American movie Beasts of the Southern Wild is a different kind of animal from the usual Hollywood release. Made on a tiny budget, although you wouldn't know from the look of it on the big screen, it doesn't cleanly fit one category.
It's part science-fiction, with hints that it's set in the near future, when sea levels have risen because of global warming. It's part fantasy, with the rise of long-extinct beasts in the title, and it's part down-to-earth drama, with the feeling of a documentary.
Six-year-old Quvenzhane Wallis gives a standout performance, and the buzz is that she may be nominated for an Oscar.
This year, the film has won many awards, including at the Sundance and Cannes film festivals and from the British Film Institute.
Despite its US$1.8 million (NZ$2.2m) budget, which is tiny by Hollywood standards, the film has been widely distributed and so far in the United States has made more than US$11m at the box office.
The success of the film continues to surprise and bewilder its director, 30-year-old relative newcomer Benh Zeitlin.
After finishing the film, he didn't know anything about how to distribute it. Nor had he heard of any of the big-name companies, including Fox Searchlight, which picked up the film, he says.
"None of that stuff was even on my radar. You are so immersed in the project you are not thinking about the outside world.
"We make films in a non-traditional way, not using actors and not using the things that will get [the film a] wide release, but we do think about audiences a lot and how to tell universal stories.
"We tested our edit every week on different kinds of people.
"I really consider the moment the film exists to be interaction between the movie and the audience. I don't consider it to be this ivory-tower art form that's meant to be admired from afar. It's all about how it interacts with the audience.
"When you think about it in that sense, you want to make a story that anybody, no matter where they live on the globe, can watch and relate to."
Despite being the director, Zeitlin says "we" a lot. It's because Beasts of the Southern Wild was as much made with help from family, friends, and members of independent production company Court 13. It was largely shot in Louisiana bayou country. About half of the cast were locals, including Quvenzhane.
The idea for the film came from a one-act play, Juicy and Delicious, by Lucy Alibar, who co-wrote the screenplay with Zeitlin, but the film is as much shaped by the people and places they visited in Louisiana, Zeitlin says.
"I think we have a development process that's almost like the way you would make a documentary.
"The way we start writing is exploring – going to bars and hanging out with people.
"We'd go to a town council meeting in remote places. That's where the genesis and inspiration for the project are. It was getting to know this incredibly resilient culture that inspired the film."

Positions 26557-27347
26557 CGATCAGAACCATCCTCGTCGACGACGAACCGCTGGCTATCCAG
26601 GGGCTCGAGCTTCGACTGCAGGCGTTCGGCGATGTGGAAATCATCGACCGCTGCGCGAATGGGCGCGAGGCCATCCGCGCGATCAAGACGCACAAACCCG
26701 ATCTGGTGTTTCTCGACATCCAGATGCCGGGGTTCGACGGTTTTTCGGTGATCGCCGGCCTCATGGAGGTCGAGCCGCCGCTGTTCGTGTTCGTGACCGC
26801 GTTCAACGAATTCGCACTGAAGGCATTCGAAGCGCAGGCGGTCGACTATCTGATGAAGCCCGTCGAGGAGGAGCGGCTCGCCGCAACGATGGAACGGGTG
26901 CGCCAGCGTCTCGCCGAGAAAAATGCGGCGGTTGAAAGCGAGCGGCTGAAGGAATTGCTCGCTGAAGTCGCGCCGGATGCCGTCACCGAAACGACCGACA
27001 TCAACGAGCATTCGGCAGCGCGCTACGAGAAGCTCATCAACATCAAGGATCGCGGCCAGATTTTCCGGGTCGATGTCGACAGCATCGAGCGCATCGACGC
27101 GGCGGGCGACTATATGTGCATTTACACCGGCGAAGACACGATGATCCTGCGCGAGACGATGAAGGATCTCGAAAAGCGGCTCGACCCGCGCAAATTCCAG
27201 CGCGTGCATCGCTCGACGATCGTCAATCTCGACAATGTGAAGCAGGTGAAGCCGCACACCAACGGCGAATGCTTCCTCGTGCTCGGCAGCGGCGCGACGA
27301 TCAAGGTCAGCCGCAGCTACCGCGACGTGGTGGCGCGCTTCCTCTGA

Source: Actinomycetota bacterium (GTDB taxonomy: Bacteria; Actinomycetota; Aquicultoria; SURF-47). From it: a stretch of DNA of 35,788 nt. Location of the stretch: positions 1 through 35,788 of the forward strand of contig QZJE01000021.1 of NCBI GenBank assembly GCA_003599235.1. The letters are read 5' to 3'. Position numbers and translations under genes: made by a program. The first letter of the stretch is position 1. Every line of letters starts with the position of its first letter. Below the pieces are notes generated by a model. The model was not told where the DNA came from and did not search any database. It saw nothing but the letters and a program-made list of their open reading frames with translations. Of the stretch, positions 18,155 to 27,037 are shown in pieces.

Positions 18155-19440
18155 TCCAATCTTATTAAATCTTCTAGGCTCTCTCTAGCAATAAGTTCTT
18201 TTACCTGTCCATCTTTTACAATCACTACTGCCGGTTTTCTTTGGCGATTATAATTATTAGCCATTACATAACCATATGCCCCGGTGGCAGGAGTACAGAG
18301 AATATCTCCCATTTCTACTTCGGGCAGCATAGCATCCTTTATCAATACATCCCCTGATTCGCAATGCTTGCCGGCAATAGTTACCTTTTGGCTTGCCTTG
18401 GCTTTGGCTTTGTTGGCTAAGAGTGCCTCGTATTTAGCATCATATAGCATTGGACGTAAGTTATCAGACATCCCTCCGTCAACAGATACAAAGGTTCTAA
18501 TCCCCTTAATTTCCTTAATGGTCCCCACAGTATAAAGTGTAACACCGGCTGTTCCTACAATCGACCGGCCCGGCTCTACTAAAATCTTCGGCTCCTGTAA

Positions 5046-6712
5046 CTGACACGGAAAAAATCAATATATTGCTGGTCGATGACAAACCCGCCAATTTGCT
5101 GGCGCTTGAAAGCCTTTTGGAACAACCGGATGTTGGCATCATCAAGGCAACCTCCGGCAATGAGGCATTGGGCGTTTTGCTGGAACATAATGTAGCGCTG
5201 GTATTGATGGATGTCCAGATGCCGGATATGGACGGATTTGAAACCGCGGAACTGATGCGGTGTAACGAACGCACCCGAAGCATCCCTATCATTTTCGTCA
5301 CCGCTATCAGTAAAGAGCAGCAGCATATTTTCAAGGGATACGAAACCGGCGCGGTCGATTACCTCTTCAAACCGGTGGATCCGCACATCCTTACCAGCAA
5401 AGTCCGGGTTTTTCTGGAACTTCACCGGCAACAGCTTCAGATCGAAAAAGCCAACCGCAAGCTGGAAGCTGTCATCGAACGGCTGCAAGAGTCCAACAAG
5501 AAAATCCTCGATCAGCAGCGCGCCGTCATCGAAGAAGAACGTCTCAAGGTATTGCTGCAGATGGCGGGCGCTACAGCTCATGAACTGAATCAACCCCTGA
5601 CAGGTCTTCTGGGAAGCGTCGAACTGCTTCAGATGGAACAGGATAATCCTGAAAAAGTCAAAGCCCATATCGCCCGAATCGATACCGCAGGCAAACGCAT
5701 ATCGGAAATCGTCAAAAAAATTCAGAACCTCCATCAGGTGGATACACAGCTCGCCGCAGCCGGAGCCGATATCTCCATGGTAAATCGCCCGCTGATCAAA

Quvenzhane, who plays Hushpuppy, narrates much of the story of communities living hand to mouth in the flooded bayou country. She was cast after a nine-month search.
"The way we allow for this grass-roots approach is that we do locations and casting and art development while we are writing the script. We were pretty sure we wanted her to be a girl, but even that was up in the air. We would have cast a boy if he was right. We were really very open.
"We looked at 4000 kids. When we found her, that was when the movie really locked in. We rewrote the film to reflect her character and the way she talked."
Z laughs when I mention the Oscar buzz about Quvenzhane. "It's just too crazy, but she would deserve it," he says.
"She is every bit as incredible as she is on screen. It wasn't a trick.
"She wasn't like we were telling her jokes to make her laugh and showing her horror movies to make her scared. That's a real performance."
Zeitlin says they did look at professional actors for the main roles, but non-actors won every time. They included Dwight Henry, who plays Hushpuppy's father, Wink. But Henry was at first reluctant to be in the film.
"He turned us down three times. He was and still is a businessman. He runs a bakery and that's still his passion and his life. He didn't want to jeopardise that by walking away from it because he literally runs the business, bakes all the doughnuts and runs the cash register, but there was no-one else to take his role.
"That was a big part of why I cast him. We could really relate to each other on that level where I understood, 'Your bakery to you is like my movie to me, where I'm going to literally sacrifice my life to make this happen'.
"It was that connection that make me think he was going to understand the character of Wink, that I drew a lot from myself."
When Henry agreed to star, they had to prepare and rehearse during "baker's hours", while Henry continued to run his bakery.
"I would be there while he was making doughnuts and teaching him the lines. He would talk about his life and I would bring it into the script."
Despite acclaim for the film and its popularity, Zeitlin is very aware that Beasts of the Southern Wild is still hard to pigeonhole.
"Before we made the film, we weren't able to pitch it in any kind of effective way. To me, I think of the film as a folk tale.
"There is no genre of film that is the folk-tale genre. Folk tales are usually realised as animated films, disaster movies or adventure movies. For us, we are trying to tell a fable from the perspective of a folk hero."
It could even be a new film genre. "It's like when Nirvana stripped down the massive, bloated hair metal big bands. It's kind of like stripping down. You can use DIY techniques to tell this DIY storyline about little people conquering unbelievable odds."
Beasts of the Southern Wild is screening now.
- © Fairfax NZ News